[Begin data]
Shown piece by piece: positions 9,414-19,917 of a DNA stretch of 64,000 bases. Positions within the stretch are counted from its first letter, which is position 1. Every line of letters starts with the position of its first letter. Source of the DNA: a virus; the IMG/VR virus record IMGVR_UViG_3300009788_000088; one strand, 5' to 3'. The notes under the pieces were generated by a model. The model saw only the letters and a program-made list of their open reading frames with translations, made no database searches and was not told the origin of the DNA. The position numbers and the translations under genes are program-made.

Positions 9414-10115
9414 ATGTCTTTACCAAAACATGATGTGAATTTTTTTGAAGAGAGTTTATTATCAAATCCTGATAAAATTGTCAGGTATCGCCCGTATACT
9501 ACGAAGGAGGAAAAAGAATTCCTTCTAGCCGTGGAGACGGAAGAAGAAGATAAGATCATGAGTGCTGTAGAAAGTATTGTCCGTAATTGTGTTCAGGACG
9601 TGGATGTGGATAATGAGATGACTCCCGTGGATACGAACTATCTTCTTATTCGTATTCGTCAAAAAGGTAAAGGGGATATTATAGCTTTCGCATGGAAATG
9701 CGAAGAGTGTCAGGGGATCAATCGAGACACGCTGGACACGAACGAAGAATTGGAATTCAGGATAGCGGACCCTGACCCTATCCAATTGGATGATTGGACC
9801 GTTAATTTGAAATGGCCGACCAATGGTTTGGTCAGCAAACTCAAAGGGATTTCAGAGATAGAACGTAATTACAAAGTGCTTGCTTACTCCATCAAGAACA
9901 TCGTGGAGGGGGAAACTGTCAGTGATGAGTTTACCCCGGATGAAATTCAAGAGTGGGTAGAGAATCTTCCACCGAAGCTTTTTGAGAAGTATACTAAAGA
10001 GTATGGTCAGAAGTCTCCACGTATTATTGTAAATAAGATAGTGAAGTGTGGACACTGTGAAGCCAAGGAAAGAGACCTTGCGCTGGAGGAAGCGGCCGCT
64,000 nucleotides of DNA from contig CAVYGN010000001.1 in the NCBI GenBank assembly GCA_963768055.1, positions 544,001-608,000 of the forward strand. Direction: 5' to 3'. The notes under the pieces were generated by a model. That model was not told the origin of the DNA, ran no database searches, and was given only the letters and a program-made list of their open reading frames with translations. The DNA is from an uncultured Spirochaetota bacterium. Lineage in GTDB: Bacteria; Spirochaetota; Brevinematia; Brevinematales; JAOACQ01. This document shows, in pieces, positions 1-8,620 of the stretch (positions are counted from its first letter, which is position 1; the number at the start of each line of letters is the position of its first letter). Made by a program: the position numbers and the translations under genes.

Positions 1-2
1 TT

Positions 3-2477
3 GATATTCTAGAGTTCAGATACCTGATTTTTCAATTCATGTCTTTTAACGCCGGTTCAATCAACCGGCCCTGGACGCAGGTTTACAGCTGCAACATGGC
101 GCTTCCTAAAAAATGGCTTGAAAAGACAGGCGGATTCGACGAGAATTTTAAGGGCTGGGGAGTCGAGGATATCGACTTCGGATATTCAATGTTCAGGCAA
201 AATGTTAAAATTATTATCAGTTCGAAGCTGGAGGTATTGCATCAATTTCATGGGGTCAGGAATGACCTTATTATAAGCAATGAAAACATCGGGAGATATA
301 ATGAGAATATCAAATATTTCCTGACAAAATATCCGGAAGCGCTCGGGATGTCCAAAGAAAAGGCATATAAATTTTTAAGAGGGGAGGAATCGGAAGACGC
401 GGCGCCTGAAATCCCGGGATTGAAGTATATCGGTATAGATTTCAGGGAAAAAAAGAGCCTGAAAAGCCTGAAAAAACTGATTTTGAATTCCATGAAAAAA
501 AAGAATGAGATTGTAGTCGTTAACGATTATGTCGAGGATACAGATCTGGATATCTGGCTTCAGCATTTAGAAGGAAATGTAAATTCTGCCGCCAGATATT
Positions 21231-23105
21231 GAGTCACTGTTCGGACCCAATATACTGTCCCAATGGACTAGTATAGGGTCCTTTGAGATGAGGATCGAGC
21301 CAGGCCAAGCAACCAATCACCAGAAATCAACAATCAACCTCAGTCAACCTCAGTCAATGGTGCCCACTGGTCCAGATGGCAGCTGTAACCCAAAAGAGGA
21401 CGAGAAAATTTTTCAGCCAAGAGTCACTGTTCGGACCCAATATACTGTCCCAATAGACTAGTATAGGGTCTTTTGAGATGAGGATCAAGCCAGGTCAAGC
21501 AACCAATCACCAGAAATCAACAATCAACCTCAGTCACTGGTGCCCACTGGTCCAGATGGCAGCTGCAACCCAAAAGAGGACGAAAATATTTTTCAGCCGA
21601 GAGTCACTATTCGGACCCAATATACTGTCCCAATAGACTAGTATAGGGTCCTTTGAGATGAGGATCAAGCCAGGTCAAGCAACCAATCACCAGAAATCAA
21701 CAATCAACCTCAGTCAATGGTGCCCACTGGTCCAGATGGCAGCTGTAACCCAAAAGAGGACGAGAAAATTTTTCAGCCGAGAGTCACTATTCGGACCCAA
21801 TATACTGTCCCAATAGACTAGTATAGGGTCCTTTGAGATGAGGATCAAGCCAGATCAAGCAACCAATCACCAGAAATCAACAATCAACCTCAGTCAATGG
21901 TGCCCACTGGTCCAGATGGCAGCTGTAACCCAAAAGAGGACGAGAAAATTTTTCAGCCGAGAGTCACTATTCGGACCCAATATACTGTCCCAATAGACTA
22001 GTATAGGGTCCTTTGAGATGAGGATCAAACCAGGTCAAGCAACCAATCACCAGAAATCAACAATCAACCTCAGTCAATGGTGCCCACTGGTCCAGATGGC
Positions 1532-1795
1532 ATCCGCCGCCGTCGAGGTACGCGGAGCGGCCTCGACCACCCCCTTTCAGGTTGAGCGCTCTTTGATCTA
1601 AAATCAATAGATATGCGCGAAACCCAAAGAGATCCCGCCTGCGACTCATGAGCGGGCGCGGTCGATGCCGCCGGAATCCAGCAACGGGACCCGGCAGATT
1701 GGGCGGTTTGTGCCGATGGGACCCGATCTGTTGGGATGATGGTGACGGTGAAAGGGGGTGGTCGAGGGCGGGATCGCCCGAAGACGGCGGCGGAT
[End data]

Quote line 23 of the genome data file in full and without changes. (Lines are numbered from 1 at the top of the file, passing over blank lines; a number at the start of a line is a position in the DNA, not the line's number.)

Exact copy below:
21401 CGAGAAAATTTTTCAGCCAAGAGTCACTGTTCGGACCCAATATACTGTCCCAATAGACTAGTATAGGGTCTTTTGAGATGAGGATCAAGCCAGGTCAAGC